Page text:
Hundreds Mourn 'Loss for Ukraine'

Roman Ratushnyi, 24, was an activist and soldier
By Newser Editors and Wire Services
Posted Jun 18, 2022 4:40 PM CDT
Hundreds Mourn 'Loss for Ukraine'
People throw sand on the coffin of activist and soldier Roman Ratushnyi during his funeral Saturday in Kyiv, Ukraine.   (AP Photo/Natacha Pisarenko)

Poppies, the blood-red flowers that cover the battlefields of Europe's two world wars, were lain in mourning Saturday on the coffin of yet another dead soldier, this one killed in yet another European war, in Ukraine. The hundreds of mourners for Roman Ratushnyi, 24, included friends who had protested with him during months of demonstrations that toppled Ukraine's pro-Russia leader in 2014 and who, like him, took up arms when Moscow launched its full-scale invasion of its neighbor this February. Ratushnyi was known in Kyiv for his civic and environmental activism, the AP reports. "He was such a solid and big personality," a friend said. "It's a great loss for Ukraine."

The arc of his shortened life symbolized that of Ukraine's post-independence generations that are sacrificing their best years in the cause of freedom—first with defiance and dozens of lives against brutal riot police during Ukraine's Maidan protests of 2013-14, and now with weapons and more lives against Russian President Vladimir Putin's troops. "Heroes never die!" friends, family and admirers shouted in Ukrainian as Ratushnyi's coffin was loaded aboard a hearse on a square in the Ukrainian capital. From the square, the mourners walked in a long, silent column behind his coffin to Maidan Nezalezhnosti, or Independence Square. The vast plaza in central Kyiv gave its name to the three months of protests that overthrew then-President Viktor Yanukovych in 2014 and that helped fuel the political and patriotic awakening of Ukrainians born after independence in 1991.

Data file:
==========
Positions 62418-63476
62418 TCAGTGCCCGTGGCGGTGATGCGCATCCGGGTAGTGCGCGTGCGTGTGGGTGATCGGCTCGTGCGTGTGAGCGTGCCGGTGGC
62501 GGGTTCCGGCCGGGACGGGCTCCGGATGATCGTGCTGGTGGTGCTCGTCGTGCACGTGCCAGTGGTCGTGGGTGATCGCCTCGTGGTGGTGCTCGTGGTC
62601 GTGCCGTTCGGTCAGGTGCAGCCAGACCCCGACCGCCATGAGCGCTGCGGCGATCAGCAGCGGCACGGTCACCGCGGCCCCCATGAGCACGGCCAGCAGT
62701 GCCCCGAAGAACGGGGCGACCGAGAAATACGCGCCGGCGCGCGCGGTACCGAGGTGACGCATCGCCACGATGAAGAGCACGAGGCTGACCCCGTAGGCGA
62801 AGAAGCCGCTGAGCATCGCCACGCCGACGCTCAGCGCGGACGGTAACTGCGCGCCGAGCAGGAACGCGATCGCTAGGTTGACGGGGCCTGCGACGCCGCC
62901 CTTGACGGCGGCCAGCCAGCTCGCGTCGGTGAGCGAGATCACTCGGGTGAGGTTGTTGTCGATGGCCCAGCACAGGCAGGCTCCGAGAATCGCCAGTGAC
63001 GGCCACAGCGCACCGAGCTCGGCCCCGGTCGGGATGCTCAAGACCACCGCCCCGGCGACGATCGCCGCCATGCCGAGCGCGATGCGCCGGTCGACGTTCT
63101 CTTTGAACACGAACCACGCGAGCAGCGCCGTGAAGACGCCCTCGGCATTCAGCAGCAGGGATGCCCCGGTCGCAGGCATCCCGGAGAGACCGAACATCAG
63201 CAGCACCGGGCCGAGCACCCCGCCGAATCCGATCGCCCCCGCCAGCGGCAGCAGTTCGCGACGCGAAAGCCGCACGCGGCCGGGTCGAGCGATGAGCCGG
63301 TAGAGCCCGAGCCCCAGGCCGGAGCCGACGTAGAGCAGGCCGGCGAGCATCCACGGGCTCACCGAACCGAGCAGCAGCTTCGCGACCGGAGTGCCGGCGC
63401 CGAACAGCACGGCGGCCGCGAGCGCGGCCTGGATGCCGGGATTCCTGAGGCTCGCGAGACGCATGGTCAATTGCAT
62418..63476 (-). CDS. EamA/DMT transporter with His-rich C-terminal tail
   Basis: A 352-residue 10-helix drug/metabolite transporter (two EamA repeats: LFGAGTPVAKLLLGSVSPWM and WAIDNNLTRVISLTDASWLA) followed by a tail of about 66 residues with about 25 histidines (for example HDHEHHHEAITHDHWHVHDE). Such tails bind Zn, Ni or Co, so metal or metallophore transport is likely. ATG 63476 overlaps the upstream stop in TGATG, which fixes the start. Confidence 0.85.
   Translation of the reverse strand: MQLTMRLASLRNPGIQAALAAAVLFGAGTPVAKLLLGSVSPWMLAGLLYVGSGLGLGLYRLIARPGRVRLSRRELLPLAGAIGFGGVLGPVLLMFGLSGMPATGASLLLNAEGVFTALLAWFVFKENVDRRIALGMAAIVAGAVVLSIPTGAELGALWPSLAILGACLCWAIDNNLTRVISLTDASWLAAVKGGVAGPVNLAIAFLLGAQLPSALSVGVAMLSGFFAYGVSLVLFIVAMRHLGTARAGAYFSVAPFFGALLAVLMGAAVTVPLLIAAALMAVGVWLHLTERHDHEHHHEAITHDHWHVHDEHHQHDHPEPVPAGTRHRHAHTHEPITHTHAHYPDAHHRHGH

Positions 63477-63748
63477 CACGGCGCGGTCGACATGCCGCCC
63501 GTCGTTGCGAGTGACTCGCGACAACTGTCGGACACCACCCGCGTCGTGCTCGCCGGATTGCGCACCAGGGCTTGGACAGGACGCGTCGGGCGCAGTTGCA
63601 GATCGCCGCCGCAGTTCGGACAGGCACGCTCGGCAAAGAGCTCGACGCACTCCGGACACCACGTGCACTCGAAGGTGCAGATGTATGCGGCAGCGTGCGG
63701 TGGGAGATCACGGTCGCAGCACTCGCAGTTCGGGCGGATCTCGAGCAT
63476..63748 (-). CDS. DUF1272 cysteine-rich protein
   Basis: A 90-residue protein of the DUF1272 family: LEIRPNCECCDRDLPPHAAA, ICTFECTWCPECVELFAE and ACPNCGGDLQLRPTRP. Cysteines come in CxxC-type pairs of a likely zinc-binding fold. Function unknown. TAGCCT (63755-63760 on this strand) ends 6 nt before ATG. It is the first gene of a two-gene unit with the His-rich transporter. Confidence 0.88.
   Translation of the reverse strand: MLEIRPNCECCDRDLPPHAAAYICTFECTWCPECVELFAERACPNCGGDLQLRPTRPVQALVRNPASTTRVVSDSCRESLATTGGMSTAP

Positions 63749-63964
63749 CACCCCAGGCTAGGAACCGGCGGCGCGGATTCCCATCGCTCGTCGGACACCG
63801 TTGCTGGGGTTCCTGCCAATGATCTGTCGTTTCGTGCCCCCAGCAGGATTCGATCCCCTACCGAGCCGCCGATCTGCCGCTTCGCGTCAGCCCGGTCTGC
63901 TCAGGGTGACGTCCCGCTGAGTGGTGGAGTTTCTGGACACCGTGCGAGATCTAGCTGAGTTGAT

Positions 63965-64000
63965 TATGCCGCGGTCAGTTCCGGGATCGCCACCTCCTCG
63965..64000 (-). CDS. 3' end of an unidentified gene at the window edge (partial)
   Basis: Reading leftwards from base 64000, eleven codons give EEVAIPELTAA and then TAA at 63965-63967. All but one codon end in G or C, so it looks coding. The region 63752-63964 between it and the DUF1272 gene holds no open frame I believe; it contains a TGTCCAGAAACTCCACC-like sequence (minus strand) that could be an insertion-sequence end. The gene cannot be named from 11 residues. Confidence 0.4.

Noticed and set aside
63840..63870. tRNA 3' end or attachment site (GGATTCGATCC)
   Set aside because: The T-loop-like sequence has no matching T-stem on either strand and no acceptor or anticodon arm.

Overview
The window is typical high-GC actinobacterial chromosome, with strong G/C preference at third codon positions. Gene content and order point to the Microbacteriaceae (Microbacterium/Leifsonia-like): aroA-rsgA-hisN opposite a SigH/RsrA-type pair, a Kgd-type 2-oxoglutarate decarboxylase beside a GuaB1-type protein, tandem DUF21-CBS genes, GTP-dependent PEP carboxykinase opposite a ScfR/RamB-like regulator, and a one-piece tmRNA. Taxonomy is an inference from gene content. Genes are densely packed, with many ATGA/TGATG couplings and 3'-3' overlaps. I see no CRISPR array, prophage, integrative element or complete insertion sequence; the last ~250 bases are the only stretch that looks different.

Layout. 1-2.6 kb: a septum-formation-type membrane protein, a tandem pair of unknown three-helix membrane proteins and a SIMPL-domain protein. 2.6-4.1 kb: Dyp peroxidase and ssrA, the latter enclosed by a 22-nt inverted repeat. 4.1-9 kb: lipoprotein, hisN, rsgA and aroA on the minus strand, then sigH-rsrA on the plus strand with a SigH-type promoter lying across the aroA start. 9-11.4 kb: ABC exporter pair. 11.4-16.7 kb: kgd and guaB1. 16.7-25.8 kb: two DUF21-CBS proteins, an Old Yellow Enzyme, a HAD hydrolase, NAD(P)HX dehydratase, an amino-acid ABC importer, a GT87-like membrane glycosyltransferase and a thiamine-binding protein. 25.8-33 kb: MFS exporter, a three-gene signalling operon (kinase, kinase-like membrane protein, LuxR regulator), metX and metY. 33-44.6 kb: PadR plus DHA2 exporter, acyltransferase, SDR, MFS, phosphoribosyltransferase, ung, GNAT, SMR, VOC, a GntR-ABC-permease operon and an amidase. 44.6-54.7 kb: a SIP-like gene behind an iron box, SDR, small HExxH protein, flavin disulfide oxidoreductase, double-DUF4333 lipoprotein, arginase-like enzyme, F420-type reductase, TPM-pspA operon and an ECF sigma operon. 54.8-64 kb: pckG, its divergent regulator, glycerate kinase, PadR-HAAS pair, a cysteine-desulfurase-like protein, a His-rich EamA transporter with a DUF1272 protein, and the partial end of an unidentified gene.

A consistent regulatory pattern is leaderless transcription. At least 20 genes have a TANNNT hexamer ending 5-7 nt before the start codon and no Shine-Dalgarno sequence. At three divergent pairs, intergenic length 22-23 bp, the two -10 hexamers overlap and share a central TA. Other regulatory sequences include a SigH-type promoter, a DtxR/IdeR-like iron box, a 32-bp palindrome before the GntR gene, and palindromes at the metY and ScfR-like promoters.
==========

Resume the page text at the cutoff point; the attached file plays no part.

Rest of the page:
Ratushnyi had “a heart full of love for Ukraine,” said Misha Reva, who traveled overnight in his soldier's uniform from front lines in the east to say goodbye to the friend he met for the first time on Maidan during the protests. Ratushnyi was 16; Reva was in his early 20s. It was Ratushnyi who introduced Reva to the woman who is now his wife, also on the square. Ratushnyi was killed on June 9 near the town of Izyum on the eastern front, according to the environmental campaign group that he led in Kyiv. He fought for the preservation from development of a wooded park where people ski in winter, per the AP. "He was a symbol, a symbol of a new Ukraine, of freedom and a new generation that wants to fight for its rights,” said Serhli Sasyn, 21, adding that the "best people are dying now."

(More Russia-Ukraine war stories.)

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